Yet as we noted above, rarely does he feel able to express this through a standard self-­portrait. Instead we begin to see small elements appear in the pictures which we might interpret as such. Look closely at his street scenes and you will begin to see that often one figure stands out from the rest. Not always the same in dress or looks, nevertheless there is a consistent sense of slight awkwardness, of not quite fitting in. Sometimes this figure will progress across the canvas, other times he might stand and look out at us, the viewer, and will probably be the only character taking any notice of us, the only one who notices the audience beyond the footlights. As the years passed, this single figure becomes a little bolder, maybe just standing facing us, but still with the sense of an unbridgeable gap keeping us apart. Later still, he began to create images of tall standing rocks and pillars, such as self­-portrait of 1966 (Private Collection), surrounded and assailed by the sea to which he finally attached the tell­tale tag.

"Look closely at his street scenes and you will begin to see that often one figure stands out from the rest."

So where does A Visit to Burton­-on -Trent fit in? As is often Lowry's way, it is both clear and obscure. Although this is one of the very few occasions when he actually defines an image as a self-portrait, we are presented with a drawing which immediately removes one of the central tenets of the genre.

The central figure stands, facing away from us, at the far end of an alleyway. The walls of the alley, almost scoured into the paper with an incredible density of mark­making, shoot off with an exaggerated perspective that recalls images as diverse as expressionist film making and Bernini's Scala Regia in the Vatican. Beyond him, the way is closed, a dead end. As Lowry recalled in conversation with the writer Mervyn Levy, this is, in fact, a self-­portrait and Levy illustrated this work in his book 'the drawings of L.S.Lowry' and further discussed it in the prelude. While he was in the town he found an unexpected passage­way which he followed but which went "nowhere"! Thus we find ourselves with a very unusual form of self­-portrait. The artist presents himself in the kind of stylised persona which identifies his own self very closely with the characters that people his paintings. This figure is seen only from behind, so the level of insight that he is giving us is immediately kept unclear, and the form of presentation is strongly reminiscent of a small group of other works by Lowry which, whilst not being directly identified as self­-portrait images, are surely very indicative of his own self­image.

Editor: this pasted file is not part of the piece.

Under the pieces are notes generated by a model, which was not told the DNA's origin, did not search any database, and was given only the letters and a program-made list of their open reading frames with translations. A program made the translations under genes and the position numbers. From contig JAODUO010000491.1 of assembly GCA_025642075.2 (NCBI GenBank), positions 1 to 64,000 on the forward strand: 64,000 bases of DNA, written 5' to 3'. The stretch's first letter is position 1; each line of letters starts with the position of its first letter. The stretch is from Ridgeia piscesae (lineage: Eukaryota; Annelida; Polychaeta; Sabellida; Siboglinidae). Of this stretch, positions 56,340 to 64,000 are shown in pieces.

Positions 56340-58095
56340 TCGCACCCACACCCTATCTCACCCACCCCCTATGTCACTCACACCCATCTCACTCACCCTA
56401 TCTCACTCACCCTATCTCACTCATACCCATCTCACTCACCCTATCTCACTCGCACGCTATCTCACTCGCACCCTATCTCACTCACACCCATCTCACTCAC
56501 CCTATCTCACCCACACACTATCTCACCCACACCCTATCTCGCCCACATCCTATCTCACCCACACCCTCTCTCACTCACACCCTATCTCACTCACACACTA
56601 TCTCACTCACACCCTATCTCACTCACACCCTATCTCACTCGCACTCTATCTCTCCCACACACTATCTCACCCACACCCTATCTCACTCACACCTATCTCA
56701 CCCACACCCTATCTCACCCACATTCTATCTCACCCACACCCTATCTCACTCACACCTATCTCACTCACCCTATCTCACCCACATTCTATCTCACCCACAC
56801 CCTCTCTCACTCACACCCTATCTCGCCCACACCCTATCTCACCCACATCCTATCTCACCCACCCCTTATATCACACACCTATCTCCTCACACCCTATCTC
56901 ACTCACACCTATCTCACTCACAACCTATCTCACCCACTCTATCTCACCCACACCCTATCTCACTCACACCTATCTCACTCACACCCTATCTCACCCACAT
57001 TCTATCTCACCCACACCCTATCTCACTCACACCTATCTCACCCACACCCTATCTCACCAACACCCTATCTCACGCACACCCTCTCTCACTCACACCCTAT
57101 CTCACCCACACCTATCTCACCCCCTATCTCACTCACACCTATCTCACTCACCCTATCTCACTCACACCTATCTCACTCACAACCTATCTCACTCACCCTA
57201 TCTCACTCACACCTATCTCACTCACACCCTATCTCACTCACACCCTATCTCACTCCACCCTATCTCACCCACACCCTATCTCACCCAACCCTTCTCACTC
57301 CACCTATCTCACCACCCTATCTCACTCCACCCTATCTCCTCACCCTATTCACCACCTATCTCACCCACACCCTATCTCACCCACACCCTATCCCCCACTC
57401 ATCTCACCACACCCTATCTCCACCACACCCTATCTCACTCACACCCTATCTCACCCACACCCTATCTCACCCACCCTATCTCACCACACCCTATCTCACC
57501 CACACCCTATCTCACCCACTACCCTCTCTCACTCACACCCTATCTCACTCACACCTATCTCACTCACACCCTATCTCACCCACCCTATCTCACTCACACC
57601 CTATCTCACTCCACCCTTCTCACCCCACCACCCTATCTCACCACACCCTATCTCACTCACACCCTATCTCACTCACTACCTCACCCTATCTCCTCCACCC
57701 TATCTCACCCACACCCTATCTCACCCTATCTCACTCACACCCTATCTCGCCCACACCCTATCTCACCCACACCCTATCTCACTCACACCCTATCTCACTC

These layers of obscurity do however seem to make connections with two groups of works very close in date to A Visit to Burton­-on­-Trent. In 1960, Lowry had produced a painting entitled A Late Caller (Private Collection) and a related drawing, The Christmas Eve Caller (Private Collection). Both images feature a silhouette of the upper half of a figure as seen through the window of a back door at night. 

Lowry claimed that this related to an occasion when his doorbell rang late one Christmas Eve, and he saw a figure through the glass. However when he opened the door, there was no ­one to be seen. As the figure is presented in much the same way as Lowry's 'self' type in his wider work and how he presents himself in A Visit to Burton­-on-Trent, then we must assume that this indicates that Lowry may have found a less than defined line between his own life, which was always a relatively solitary one, and that of his characters.

This is reinforced by Lowry's fascination with the play Six Characters in Search of an Author by Luigi Pirandello, which he saw several times in a London revival starring Sir Ralph Richardson. In this remarkable play, the characters of an unfinished play confront their writer whilst he is in rehearsal for another play, demanding their story be finished. The concept that once the author had given an initial form to his characters they developed an independent 'life' appealed enormously to Lowry, and thus the blurring of lines between artist and creation must have been in mind when he created works such as The Christmas Eve Caller and A Visit to Burton­-on-­Trent.

Few British artists are as widely known yet largely misunderstood as Lowry. A deeply private man, his huge output over nearly seven decades is, once one begins to see it clearly, largely autobiographical, drawing on the life of a man whose sensibility was very much kept in check by the norms and manners of the lower middle­class Edwardian world in which he grew up.

Thus his art becomes his voice, and in a drawing such as A Visit to Burton­-on­-Trent it is a very powerful one.

"Few British artists are as widely known yet largely misunderstood as Lowry."

James Rawlin, March 2016